An unusual amount of deliberation is going into making a dork sound much dorkier on the set of The Big Bang Theory. During a break from taping inside Warner Bros.’ Stage 25 — which sits directly across from the building that housed TV’s last great ensemble comedy, Friends — a stand-up comedian distracts the studio audience with magic tricks while the Big Bang writers convene an unscheduled powwow. At issue: the incongruity of Rajesh Koothrappali (Kunal Nayyar) boasting to Leonard Hofstadter (Johnny Galecki) about meeting chicks in a bar when he’s about to revert to his normal, lockjawed self at the sight of Sheldon Cooper’s (Jim Parsons) attractive new assistant. After a good 20 minutes, the writers break from their huddle and present a new plan: Nayyar needs to lose the quip about the bar and walk into Sheldon’s office stuttering, ”I hope they’re serving macaroni and chee-eeee-se” when he first lays eyes on the fox. On take 5, Nayyar nails the moment, and the audience convulses with laughter. ”Smooooooth,” replies Galecki. The cast and crew finally move to the night’s next scene.
Later, co-creator and executive producer Chuck Lorre admits that things don’t always go as planned during the Tuesday-night tapings of the CBS comedy. ”We try to get it right before we get to the stage, but it’s not a science,” he says. ”It’s an art — and it’s flawed.”
If this is his idea of imperfection, then TV could use a lot more flawed shows. Buoyed by stellar ratings (with nearly 16 million viewers, the 2011–12 season was its most watched to date), five Emmy nominations (including its second consecutive one for best comedy), and an omnipresent run in syndication (where it’s the most popular show on TBS), CBS’ comedy about four Cal Tech brainiacs and the waitress who tolerates them may be on the verge of its most successful season yet. The possibility isn’t lost on Parsons, who had an unexpected epiphany when he walked back into Apt. 4A for the start of season 6 (which premieres Sept. 27 at 8 p.m.). ”There was something very distinct that I hadn’t felt as acutely before, and not because I was ever ungrateful,” says the 39-year-old actor, who also starred in the Broadway hit Harvey this past summer. ”I don’t know if it’s because I already put in five years on the show and we’re going into year 6, or because of the upward tick in the ratings, or because I just spent the summer doing something entirely different. For the first time I felt an uncontrollable outside eye to the experience in general — this real, real disbelief of, like, ‘Look at how well this has gone!”’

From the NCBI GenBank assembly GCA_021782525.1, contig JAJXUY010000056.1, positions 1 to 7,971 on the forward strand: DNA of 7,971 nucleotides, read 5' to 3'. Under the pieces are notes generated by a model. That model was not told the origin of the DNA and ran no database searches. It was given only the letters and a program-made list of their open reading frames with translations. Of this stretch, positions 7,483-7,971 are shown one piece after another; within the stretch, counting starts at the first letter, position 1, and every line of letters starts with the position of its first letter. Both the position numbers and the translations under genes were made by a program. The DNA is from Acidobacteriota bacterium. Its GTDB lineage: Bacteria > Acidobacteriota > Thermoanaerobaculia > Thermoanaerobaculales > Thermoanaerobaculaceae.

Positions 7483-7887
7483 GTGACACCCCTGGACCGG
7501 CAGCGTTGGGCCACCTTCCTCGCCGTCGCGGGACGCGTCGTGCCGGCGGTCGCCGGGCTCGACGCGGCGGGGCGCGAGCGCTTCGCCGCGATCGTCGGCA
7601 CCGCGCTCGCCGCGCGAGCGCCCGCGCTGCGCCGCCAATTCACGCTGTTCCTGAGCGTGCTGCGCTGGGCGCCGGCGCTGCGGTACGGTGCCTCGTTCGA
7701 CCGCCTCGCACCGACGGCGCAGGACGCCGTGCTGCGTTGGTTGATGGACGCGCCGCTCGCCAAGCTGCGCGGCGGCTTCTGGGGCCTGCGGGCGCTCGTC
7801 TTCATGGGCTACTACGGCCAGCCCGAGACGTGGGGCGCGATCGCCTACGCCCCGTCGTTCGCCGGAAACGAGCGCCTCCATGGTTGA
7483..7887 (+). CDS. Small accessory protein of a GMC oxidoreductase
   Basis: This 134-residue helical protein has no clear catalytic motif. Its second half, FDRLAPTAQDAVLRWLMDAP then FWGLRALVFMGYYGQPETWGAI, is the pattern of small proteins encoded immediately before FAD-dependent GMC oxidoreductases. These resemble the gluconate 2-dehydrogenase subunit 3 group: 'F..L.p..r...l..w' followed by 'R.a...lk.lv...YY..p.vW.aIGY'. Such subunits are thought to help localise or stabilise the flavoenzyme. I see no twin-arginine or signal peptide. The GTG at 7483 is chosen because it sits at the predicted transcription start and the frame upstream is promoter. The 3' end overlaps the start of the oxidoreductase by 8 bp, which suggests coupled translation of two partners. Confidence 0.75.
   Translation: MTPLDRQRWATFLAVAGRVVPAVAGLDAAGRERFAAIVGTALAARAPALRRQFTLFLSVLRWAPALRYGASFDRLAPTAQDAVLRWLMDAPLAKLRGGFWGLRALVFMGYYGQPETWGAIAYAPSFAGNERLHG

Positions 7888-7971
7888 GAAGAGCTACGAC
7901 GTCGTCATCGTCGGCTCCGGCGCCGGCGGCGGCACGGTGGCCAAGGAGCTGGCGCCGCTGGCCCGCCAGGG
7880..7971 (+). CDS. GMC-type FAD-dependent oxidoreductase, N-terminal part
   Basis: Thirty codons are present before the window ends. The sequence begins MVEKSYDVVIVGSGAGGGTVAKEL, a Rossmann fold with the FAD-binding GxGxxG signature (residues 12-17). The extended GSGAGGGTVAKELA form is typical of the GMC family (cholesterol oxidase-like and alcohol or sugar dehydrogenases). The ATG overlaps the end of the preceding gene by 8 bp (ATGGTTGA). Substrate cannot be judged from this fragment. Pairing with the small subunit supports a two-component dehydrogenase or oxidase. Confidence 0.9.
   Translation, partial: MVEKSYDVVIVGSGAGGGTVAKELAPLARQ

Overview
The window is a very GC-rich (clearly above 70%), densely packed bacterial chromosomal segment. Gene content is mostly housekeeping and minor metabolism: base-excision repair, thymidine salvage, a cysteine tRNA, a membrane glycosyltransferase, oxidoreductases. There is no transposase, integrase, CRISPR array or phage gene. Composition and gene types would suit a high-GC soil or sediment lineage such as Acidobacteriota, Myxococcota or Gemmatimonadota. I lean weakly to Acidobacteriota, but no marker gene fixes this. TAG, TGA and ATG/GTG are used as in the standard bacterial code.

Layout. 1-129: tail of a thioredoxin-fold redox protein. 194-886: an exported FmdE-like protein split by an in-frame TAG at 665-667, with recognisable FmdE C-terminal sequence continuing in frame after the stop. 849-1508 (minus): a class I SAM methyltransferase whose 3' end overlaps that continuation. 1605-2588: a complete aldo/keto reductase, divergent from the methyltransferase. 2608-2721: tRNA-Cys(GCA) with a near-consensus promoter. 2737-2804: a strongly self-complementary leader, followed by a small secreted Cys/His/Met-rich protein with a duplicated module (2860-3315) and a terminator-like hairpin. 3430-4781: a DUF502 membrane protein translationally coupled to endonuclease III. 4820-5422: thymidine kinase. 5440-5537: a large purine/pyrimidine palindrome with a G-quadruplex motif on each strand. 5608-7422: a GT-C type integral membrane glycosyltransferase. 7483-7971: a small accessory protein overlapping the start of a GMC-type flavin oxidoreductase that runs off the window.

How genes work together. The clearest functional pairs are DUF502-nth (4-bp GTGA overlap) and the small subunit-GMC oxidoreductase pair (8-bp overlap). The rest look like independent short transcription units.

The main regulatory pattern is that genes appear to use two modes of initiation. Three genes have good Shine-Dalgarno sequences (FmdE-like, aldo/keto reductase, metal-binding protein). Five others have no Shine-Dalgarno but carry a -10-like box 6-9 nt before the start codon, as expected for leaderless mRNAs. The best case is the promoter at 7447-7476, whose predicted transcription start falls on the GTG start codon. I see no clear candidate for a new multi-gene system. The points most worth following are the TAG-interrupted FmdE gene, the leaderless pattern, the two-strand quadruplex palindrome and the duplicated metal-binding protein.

Nearly 14 billion years ago, a massive explosion in outer space resulted in the formation of the universe. On a far more recent Tuesday, Chuck Lorre and his group of Big Bang writers are creating an outburst of their own inside a conference room on the Warner Bros. lot. Flanked by an Avengers mural and a life-size cutout of a Battlestar Galactica Cylon, the ravenous group of scribes (it’s their lunch hour, after all, and gourmet pizza is waiting in the other room) are objecting to a visitor’s request to explain what makes them special.